The need remaining in the prior art is addressed by the present invention, which relates to a Faraday rotation attenuator and, more particularly, to the use of multiple domain garnet, disposed between single mode transmission paths, to form an attenuator of variable strength by varying the external magnetic field applied to the ferromagnetic garnet.

The adjustable attenuator of the present invention functions to provide transmission of an optical signal from a first (input) single mode optical fiber to a second (output) single mode optical fiber, while providing any “variable” amount of optical attenuation therebetween, that is, provide fiber-to-fiber coupling loss in the range from 1 dB (little attenuation) to greater than 50 dB (significant attenuation). By varying the strength of the magnetic field surrounding the garnet film, the attenuation may be adjusted between these two extremes.

In accordance with one embodiment of the present invention, a variable attenuator comprises an input signal mode fiber, a first focusing/collimating element (such as a GRIN lens, aspheric lens, or the like) for collimating the single mode signal exiting the input fiber, a 90° Faraday rotator comprising a section of garnet material, a second collimating/focusing element disposed beyond the Faraday rotator, and a single mode output fiber for collecting the focused signal exiting the second collimating/focusing element. The garnet is “ferromagnetic”, meaning that in the absence of an applied magnetic field, the garnet exhibits alternating magnetic domains at a microscopic level. That is, the two magnetic domains are balanced such that equal portions of the optical signal passing through will be rotated through each polarization. If the garnet film is of a sufficient thickness to provide a 90° rotation, the two signals associated with the two types of magnetic domain will exit 180° out of the direction of polarization such that their amplitudes will essentially cancel at the output fiber, yielding a large degree of attenuation. The application of a magnetic field results in spreading one magnetic domain type, while causing the other domain type to shrink. Therefore, the portion of the optical signal associated with the latter domain will be diminished and little or no cancellation of the signal associated with the stronger domain will occur, allowing this signal to pass relatively unaffected into the output fiber (that is, little attenuation will occur).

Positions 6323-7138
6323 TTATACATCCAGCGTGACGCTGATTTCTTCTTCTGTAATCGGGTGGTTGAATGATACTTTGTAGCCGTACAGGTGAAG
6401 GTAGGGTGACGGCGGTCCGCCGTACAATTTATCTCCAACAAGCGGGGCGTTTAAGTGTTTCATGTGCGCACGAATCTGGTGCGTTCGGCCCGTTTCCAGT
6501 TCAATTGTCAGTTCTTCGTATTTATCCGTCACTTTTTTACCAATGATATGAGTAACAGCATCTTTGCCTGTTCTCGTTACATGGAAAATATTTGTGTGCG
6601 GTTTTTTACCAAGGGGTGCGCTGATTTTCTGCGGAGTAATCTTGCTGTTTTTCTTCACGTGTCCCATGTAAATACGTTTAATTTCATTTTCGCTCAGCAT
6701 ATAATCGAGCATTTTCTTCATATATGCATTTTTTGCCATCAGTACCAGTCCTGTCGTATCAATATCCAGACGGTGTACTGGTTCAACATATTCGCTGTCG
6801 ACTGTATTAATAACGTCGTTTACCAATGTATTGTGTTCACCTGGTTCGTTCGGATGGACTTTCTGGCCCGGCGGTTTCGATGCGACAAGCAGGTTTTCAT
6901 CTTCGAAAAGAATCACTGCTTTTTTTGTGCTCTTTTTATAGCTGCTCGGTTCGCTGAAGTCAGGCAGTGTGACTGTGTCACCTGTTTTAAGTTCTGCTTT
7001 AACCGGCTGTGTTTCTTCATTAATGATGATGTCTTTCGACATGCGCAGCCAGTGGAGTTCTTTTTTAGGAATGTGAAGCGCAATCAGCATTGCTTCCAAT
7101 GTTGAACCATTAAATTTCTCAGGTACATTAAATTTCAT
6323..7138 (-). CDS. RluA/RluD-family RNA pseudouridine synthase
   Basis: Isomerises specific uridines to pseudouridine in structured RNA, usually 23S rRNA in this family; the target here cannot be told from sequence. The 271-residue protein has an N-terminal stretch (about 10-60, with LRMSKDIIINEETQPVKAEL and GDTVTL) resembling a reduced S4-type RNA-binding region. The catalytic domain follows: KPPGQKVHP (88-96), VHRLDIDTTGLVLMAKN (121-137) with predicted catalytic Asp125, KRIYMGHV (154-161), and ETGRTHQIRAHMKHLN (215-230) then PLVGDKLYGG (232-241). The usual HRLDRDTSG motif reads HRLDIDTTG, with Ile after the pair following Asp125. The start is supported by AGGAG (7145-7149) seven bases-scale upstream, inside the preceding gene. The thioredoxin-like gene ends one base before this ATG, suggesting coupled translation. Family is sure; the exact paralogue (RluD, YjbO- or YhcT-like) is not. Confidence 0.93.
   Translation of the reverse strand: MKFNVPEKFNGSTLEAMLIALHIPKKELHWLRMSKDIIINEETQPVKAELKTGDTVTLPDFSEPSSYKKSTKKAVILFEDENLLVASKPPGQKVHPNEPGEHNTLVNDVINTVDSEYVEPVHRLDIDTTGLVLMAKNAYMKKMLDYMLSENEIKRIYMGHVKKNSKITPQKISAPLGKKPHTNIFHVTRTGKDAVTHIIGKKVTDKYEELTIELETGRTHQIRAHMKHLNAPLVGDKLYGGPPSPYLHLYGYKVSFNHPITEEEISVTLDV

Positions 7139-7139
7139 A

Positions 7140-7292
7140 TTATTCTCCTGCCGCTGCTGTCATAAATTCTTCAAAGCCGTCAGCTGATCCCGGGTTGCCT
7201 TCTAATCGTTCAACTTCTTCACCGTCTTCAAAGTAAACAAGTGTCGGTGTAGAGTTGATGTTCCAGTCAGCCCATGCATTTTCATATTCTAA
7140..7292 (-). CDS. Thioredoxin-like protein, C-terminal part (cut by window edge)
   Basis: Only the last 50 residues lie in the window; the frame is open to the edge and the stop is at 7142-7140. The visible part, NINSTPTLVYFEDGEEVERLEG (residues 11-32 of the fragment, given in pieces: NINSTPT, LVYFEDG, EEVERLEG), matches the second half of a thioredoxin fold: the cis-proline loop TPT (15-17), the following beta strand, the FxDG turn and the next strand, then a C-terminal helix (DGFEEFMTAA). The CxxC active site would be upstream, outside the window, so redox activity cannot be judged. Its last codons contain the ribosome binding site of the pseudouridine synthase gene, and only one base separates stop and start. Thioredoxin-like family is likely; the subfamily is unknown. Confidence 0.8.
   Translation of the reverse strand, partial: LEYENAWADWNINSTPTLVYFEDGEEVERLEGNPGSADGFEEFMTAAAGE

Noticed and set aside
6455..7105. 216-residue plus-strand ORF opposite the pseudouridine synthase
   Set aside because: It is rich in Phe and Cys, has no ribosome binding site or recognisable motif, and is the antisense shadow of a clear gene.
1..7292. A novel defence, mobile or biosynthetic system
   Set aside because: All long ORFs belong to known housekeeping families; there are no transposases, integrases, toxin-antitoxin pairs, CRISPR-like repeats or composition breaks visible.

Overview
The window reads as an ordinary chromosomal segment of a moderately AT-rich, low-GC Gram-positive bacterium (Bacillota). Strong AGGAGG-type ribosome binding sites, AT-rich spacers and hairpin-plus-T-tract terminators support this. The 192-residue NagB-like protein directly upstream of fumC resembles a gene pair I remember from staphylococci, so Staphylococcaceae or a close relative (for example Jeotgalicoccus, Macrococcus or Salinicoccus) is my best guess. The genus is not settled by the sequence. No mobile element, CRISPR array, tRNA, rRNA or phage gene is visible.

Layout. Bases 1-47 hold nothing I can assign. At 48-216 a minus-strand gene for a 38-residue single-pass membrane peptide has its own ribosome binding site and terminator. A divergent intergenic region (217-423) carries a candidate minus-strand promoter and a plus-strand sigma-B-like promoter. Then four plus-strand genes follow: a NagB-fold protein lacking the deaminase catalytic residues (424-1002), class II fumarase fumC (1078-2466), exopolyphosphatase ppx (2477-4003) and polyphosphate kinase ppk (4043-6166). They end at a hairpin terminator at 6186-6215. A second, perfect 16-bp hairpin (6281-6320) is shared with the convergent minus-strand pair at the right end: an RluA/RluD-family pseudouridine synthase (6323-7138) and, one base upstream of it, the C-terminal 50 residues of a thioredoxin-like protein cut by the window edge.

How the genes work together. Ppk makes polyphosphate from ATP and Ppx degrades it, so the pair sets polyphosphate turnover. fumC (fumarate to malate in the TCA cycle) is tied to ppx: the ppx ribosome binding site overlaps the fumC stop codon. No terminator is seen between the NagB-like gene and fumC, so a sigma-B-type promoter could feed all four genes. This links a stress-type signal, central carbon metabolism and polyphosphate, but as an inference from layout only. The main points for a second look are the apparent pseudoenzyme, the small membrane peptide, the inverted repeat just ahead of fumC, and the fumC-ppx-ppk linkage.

In an alternative embodiment, a 45° Faraday rotator may be used, with a reflector disposed in the signal path beyond the 45° Faraday rotator. In this case, the optical signal will pass through the rotator twice (hence, each beam component will experience a fall 90° rotation) as in the embodiment described above. Again, when no magnetic field is present, the two magnetic domains are equally present, one rotating the plane of linear polarization +45°, and the other rotating the plane of linear polarization −45°. The application of a magnetic field will alter the balance of these two rotations, where a field of sufficient strength will completely suppress one of the domain types. In a reflective arrangement, the return signal may be coupled to a separate output single mode fiber disposed next to the input single mode fiber. Alternatively, the return signal may be coupled back into the input single mode fiber.

Other and further embodiments of the present invention will become apparent during the course of the following discussion and by reference to the accompanying drawings.

BRIEF DESCRIPTION OF THE DRAWINGS

Referring now to the drawings, where like numerals represent like parts in several views:

FIG. 1 illustrates an exemplary variable attenuator using a 90° Faraday rotator formed in accordance with the present invention;

FIG. 2 is an alternative embodiment of the present invention, using a 45° Faraday rotator/reflector, with the input and output single mode fibers disposed in a coplanar relationship;

FIG. 3 illustrates an alternative embodiment of the arrangement of FIG. 2, utilizing a separate mirror element as the terminating reflective surface;